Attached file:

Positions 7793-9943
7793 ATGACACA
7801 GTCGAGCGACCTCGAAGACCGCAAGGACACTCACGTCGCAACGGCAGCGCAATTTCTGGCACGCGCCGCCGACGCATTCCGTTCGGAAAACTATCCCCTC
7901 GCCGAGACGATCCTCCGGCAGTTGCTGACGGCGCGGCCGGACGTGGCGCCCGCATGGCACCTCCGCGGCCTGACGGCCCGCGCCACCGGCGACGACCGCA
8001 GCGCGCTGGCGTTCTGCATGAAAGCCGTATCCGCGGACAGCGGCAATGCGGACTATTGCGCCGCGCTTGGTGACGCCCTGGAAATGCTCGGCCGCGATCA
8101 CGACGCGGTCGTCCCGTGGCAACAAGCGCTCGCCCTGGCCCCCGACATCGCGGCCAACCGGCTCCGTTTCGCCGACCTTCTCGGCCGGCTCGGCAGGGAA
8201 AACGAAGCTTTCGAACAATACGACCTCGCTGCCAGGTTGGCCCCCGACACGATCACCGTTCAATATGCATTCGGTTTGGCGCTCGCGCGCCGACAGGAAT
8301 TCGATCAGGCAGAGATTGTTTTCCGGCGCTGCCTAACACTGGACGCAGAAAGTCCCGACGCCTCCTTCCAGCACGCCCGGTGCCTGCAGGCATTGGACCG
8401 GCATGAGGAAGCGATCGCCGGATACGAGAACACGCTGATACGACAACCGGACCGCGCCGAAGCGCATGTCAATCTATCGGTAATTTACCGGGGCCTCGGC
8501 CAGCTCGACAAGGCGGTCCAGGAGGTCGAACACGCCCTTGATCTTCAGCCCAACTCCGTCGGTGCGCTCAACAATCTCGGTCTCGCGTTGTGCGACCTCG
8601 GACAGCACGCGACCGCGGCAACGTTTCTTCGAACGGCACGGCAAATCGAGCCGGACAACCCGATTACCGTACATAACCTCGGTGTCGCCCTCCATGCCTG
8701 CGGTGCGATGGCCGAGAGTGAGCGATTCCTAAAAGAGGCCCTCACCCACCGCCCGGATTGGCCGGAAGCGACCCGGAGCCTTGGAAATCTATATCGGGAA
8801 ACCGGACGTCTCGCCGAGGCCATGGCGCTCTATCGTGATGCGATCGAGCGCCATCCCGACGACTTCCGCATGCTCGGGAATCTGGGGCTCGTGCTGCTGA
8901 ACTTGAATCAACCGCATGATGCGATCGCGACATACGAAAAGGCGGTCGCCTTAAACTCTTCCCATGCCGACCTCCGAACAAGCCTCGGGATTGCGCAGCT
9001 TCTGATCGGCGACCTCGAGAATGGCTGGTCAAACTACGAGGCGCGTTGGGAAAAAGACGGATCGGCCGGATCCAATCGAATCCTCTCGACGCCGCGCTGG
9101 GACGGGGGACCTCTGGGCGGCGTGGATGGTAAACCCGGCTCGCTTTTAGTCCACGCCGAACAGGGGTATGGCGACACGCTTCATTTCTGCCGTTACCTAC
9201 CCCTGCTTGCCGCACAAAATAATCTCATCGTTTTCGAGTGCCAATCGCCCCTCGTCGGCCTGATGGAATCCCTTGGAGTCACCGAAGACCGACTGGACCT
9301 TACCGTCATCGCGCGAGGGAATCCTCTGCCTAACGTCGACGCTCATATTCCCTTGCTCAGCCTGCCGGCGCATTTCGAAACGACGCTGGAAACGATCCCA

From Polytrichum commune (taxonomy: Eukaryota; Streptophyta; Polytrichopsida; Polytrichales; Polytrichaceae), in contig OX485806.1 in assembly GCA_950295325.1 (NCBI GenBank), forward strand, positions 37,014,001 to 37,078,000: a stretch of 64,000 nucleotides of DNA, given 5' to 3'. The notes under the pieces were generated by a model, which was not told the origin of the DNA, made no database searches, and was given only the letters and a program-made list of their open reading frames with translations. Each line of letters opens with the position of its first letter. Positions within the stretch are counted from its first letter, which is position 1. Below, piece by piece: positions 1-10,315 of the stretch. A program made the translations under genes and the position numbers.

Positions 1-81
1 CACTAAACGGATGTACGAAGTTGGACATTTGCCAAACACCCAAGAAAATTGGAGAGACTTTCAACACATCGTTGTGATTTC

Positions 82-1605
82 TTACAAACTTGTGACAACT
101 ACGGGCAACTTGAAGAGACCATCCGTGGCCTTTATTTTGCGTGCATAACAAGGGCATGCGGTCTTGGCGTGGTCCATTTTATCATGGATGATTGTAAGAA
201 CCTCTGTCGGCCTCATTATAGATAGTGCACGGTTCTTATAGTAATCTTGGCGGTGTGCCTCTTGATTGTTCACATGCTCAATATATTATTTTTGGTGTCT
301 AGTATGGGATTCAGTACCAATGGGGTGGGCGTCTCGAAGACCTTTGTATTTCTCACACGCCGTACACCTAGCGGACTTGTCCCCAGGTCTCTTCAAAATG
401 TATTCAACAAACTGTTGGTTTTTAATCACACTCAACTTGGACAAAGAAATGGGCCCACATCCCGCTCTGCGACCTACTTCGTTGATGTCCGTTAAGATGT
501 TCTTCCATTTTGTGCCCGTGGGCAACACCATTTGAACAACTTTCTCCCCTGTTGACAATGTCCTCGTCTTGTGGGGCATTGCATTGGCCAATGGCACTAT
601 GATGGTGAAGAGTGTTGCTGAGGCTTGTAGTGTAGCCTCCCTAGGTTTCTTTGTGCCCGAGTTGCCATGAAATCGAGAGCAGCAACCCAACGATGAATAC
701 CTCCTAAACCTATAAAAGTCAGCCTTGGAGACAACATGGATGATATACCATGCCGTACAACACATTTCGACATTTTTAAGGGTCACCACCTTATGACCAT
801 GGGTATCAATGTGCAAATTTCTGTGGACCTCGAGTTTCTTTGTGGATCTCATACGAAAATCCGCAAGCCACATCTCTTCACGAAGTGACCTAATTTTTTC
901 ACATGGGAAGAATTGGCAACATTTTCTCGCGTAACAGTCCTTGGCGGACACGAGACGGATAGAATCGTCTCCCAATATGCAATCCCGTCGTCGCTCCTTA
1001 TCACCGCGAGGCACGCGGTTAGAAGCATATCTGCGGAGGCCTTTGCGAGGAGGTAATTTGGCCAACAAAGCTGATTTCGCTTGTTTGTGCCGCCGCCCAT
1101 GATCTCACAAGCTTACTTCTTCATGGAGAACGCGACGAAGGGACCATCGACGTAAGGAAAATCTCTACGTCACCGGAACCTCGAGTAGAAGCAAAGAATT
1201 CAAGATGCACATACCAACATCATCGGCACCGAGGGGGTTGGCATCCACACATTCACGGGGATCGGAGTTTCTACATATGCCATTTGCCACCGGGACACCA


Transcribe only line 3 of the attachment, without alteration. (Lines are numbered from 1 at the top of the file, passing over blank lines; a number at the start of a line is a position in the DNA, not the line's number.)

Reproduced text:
7801 GTCGAGCGACCTCGAAGACCGCAAGGACACTCACGTCGCAACGGCAGCGCAATTTCTGGCACGCGCCGCCGACGCATTCCGTTCGGAAAACTATCCCCTC